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Drake v. Maid-Rite Co. - 681 N.E.2d 734 (Ind. Ct. App. 1997)

Rule:

Ind. Code § 23-2-2.5-4 provides for an exemption from the Ind. Code § 23-2-2.5-9 disclosure statement requirement. That exemption provides: The offer of sale of a franchise by a franchisee who is not an affiliate of the franchisor for his own account is exempt from § 9 if the offer or sale is not effected by or through a franchisor. A sale is not effected by or through a franchisor if a franchisor is entitled to approve or disapprove a different franchisee.

Facts:

In 1989, Sam Sweeden (Sweeden) entered into a license agreement with Maid-Rite Co. (Maid-Rite), under which Sweeden was authorized to establish Maid-Rite restaurants. The agreement also authorized Sweeden to sell the second store without seeking Maid-Rite’s consent and approval. Subsequently, Sweeden advertised in the newspaper that the second store was for sale as a Maid-Rite franchise. Shirley Drake (Drake) responded to the advertisement, and Sweeden agreed to sell the store to Drake for $40,000 – this included all equipment and the Maid-Rite franchise. However, Sweeden did not provide Drake with any books or records relating to the restaurant’s operation, but the former indicated that the restaurant generated $300 to $500 per day in gross receipts. On July 2, 1990, a purchase agreement was drafted on Maid-Rite letterhead and signed by Drake and Sweeden. On July 20, 1990, a bill of sale, which was signed by Drake and Sweeden, provided for monthly payments on the remaining $25,000 balance, payable to Sam Sweeden, over a period of 60 months. Subsequently, Drake began operating the restaurant, but it did not produce the revenues that Sweeden had irepresented. Drake did not receive assistance from Sweeden or Maid-Rite as Sweeden had represented. She contacted Maid-Rite for the first time in September 1990, after purchasing and operating the second store. Thereafter, Drake closed the restaurant in March 1991 and subsequently filed an action against Maid-Rite, alleging that Maid-Rite failed to comply with Ind. Code § 23-2-2.5 et seq., commonly referred to as the Indiana Franchise Act. The trial court granted summary judgment in favor of Mid-Rite, holding that Sweeden’s sale to Drake was not effected by or through Maid-Rite, and therefore, Maid-Rite had no duty to comply with the disclosure requirements of the Indiana Franchise Disclosure Act. Consequently, Drake appealed.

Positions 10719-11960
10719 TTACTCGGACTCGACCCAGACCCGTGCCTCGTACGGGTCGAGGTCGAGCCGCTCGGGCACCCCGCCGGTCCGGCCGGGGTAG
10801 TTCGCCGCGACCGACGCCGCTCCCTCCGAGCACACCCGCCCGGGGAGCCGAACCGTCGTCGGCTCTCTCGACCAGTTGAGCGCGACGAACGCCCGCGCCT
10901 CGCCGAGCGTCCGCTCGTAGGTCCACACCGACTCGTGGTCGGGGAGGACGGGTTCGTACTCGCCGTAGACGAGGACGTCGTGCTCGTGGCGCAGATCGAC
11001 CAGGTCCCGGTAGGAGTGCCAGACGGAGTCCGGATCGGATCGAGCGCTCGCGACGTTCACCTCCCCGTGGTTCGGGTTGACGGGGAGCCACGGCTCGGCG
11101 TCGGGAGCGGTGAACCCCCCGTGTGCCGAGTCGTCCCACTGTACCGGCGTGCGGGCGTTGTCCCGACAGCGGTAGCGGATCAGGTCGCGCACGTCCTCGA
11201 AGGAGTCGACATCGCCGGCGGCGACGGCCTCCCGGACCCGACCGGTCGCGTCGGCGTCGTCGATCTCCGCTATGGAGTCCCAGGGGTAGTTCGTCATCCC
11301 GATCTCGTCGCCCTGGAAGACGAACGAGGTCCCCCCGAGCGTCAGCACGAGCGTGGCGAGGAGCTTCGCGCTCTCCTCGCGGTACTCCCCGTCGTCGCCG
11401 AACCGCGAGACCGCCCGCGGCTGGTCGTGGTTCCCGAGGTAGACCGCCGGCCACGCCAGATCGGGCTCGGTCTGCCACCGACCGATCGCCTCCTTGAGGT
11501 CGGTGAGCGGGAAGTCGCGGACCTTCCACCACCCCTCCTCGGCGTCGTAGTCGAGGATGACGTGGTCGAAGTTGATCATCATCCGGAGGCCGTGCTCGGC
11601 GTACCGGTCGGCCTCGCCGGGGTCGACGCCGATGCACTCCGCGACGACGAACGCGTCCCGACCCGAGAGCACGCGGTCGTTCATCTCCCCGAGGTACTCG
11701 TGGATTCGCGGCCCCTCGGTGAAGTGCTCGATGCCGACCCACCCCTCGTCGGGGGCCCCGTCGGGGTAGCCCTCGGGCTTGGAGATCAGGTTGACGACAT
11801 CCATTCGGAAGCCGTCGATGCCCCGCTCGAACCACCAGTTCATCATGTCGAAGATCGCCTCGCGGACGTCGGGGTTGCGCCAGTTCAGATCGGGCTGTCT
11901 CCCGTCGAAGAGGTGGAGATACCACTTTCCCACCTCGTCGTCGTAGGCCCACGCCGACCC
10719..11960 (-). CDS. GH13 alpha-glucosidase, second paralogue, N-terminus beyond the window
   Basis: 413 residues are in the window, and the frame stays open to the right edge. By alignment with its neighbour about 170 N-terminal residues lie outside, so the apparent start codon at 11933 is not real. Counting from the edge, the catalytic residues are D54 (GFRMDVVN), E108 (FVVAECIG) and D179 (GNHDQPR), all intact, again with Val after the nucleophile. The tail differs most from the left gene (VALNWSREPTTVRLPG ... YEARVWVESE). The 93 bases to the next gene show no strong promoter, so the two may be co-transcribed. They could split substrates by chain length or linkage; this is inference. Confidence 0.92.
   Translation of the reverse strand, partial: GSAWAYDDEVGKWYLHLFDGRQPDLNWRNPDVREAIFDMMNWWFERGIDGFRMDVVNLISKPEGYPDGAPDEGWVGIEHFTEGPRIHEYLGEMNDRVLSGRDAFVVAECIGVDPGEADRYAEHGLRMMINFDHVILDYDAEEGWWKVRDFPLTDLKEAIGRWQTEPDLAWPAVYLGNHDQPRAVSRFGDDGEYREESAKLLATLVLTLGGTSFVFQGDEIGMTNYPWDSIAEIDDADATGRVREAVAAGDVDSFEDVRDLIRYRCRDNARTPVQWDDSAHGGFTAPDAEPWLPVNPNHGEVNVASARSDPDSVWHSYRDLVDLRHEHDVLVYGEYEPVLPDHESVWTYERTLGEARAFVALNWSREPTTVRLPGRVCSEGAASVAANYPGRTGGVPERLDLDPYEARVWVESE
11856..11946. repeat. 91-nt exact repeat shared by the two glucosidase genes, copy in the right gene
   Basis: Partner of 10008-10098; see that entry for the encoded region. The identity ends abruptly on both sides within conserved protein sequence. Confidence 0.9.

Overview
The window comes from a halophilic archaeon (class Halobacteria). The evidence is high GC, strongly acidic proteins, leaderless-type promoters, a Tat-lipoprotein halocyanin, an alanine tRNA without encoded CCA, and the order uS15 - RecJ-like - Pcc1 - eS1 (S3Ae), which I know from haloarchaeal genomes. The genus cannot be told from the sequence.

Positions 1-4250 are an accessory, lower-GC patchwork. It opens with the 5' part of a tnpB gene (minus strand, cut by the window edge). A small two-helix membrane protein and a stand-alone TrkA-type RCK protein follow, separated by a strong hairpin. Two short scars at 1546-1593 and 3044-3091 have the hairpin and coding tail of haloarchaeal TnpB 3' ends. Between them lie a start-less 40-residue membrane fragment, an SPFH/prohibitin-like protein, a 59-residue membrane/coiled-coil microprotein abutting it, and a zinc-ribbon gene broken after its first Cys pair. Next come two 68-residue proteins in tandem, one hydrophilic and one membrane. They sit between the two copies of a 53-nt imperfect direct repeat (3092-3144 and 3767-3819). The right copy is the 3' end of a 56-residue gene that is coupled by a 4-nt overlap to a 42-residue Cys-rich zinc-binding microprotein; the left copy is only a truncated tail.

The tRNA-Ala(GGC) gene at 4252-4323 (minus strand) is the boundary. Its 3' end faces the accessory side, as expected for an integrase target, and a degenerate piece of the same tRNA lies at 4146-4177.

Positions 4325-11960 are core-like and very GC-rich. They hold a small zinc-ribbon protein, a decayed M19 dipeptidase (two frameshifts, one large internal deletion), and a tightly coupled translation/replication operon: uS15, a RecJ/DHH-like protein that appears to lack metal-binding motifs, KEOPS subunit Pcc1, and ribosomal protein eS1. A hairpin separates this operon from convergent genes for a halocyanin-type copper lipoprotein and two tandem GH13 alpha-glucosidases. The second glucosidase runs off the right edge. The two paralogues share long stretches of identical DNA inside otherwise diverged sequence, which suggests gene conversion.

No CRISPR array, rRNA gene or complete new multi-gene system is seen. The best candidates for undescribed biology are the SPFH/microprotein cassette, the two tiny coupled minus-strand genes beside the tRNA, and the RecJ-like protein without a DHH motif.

Issue:

When Sweeden sold the store to Drake, did Maid-Rite have a duty to comply with the disclosure requirements of the Indiana Franchise Disclosure Act? 

Answer:

No.

Conclusion:

The Court found no genuine issue of material fact regarding the applicability of the Franchise Disclosure Act to the transaction between Sweeden and Drake. According to the Court, Sweeden did not possess actual or apparent authority as an agent of Maid-Rite. Therefore, Sweeden's sale to Drake was "not effected by or through" Maid-Rite, and Maid-Rite did not violate the Franchise Disclosure Act. Accordingly, the Court held that the trial court did not err in determining that Maid-Rite was entitled to judgment as a matter of law because it had no duty to comply with the disclosure requirements of the Franchise Disclosure Act in the transaction between Sweeden and Drake.

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